Garrett County and The Underground Railroad
Garrett County History
"The Underground Railroad"
Text by John A. Grant
The "Underground Railroad" Name:
Escape routes for the Underground Railroad were not restricted to the North, but also to western territories, and to Mexico and the Caribbean.
In 1821, the popularity of the railroad train coupled with legendary flights of certain runaways introduced the name, "Underground Railroad." Supposedly, the term originated when an enslaved runaway, Tice Davids, fled from Kentucky and may have taken refuge with John Rankin, a white abolitionist in Ripley, Ohio.
Determined to retrieve his property, the owner chased Davids to the Ohio River, but Davids suddenly disappeared without a trace, leaving his owner bewildered and wondering if the slave had "gone off on some underground road." The success of Davids' escape soon spread among the enslaved on the southern plantations.
The Underground Railroad consisted of as many varied routes as there were people sympathetic to the plight of the slaves. It is thought that two underground lines entered southwestern Pennsylvania. One crossed the Mason-Dixon Line in southern Green County coming from Morgantown, where it branched with one fork going to Uniontown.
The other route that entered Pennsylvania came from Cumberland Md, via the National Road where slaves would be passed to Somerfield, Pa., and on to Uniontown, Pa.
On The National Road:
In his (1894) book The Old Pike, Thomas B. Searight mentions slaves in the following manner on page 109.
"... for be it remembered that Negro slaves were frequently seen on the National Road. The writer has seen them driven over the Road arranged in couples and fastened to a long, thick rope or cable, like horses. This may seem incredible to a majority of persons now living along the Road, but it is true, and was a very common sight in the early history of the Road and evoked no expression of surprise, or words of censure. Such was the temper of the times."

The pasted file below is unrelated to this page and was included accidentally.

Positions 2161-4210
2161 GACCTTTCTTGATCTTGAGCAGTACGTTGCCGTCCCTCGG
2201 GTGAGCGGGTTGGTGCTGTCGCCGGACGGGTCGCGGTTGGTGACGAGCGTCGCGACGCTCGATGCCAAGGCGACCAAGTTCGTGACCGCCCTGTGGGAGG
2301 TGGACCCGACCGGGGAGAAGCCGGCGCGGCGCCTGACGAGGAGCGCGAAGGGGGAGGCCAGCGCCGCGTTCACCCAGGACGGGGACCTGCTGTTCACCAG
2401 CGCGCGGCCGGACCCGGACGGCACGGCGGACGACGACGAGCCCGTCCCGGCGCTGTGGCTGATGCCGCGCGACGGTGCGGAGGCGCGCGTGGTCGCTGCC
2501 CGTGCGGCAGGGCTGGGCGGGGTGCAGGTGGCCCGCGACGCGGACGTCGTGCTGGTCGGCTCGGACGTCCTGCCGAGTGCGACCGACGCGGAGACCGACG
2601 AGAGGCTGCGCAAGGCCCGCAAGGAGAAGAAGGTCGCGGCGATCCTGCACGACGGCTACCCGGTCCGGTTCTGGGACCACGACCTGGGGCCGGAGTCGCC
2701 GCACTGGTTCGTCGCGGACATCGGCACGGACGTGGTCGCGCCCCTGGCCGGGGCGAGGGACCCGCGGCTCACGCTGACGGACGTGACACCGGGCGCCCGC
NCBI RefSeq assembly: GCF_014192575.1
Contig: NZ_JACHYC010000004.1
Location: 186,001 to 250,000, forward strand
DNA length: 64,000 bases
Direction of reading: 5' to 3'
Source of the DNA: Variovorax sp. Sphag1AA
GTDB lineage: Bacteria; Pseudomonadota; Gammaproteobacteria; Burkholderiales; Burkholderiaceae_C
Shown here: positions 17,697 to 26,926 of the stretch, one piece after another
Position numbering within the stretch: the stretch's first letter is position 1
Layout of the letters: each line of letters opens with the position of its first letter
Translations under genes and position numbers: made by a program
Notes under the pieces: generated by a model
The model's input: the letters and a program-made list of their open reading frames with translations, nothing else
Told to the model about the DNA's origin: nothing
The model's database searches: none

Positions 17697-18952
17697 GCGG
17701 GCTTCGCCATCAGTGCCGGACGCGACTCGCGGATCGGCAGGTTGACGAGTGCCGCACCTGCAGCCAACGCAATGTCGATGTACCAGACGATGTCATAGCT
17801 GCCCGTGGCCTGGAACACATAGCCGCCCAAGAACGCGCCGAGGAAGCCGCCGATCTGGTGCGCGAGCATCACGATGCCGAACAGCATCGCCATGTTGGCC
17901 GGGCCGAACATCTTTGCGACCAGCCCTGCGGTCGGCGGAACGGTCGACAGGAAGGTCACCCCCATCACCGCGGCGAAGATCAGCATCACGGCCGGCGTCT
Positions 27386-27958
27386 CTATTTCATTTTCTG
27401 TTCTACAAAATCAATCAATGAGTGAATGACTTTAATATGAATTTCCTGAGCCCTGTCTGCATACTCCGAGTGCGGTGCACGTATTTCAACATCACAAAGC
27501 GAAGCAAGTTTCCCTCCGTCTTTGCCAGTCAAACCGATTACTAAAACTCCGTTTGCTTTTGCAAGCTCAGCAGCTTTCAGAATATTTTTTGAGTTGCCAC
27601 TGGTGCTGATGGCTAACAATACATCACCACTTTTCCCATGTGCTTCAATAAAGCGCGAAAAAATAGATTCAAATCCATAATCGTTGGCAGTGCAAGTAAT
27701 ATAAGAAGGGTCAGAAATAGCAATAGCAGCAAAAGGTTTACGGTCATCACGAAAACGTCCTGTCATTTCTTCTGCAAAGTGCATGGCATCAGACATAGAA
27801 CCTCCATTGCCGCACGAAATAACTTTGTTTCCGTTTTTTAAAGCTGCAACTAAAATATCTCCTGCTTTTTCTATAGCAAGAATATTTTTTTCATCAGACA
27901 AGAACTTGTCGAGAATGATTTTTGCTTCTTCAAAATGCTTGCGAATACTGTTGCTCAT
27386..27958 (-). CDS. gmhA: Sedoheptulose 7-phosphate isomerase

"...There were Negro wagoners (wagon drivers) on the road, but Negro stage drivers were unknown."
This last sentence about "Negro wagoners" has prompted several writers to speculate about runaway slaves on the National Road. The big freight wagons driven by a Negro driver were large enough to contain a hidden compartment in them where several runaway slaves could hide and be transported over the Mason - Dixon Line into Pennsylvania.
"Stations" In Garrett County:
Undoubtedly, there were safe houses or "stations" along the old National Road in Garrett County where runaway slaves could receive aid in their progress to freedom; unfortunately, no record of them exists. However, it is interesting to note that "stations" were clearly marked as a house that had a candle burning in one window, day and night, or a quilt hanging on a line in the back yard, so they may have existed along the National Road.
Maintaining a "station" was risky business in those days. In addition to supplying food and a hiding place for a runaway slave, operators of a "station" were subject to heavy fines and possible imprisonment under the Fugitive Slave Law of 1850.
However, in the 1978 Garrett County - A History of Maryland's Tableland by Stephen Schlosnagle, on page 216, he records one item about a "station" in Garrett County.
"Stephen Willis Friend of Sang Run operated a station of the Underground Railroad for slaves escaping from the South prior to the Civil War. Among others whom he helped attain freedom was Nancy, a slave belonging to his neighbor, William Hoye."
"By 1850, an estimated twenty thousand blacks had escaped to the North by way of the secret, illegal railroad."
Text: The above article was written by and provided courtesy of John A.
Grant for a Garrett County History course offered at Garrett College during 2001 and 2002.
Photograph: Early 1900s postcard view of the National Road in Garrett County taken by Leo J. Beachy, Mt. Nebo Studios, Grantsville, Maryland and from the collection of Albert and Angela Feldstein
Garrett County was officially established as the State's far westernmost county by the Maryland State Legislature in 1872. It was until that time still part of Allegany County. In 1880, the first Garrett County census showed a population of 12,175 people.
Allegany County, Maryland
African Americans, History; Allegany County (Md.), History.
Allegany County (Md.), 1890-2008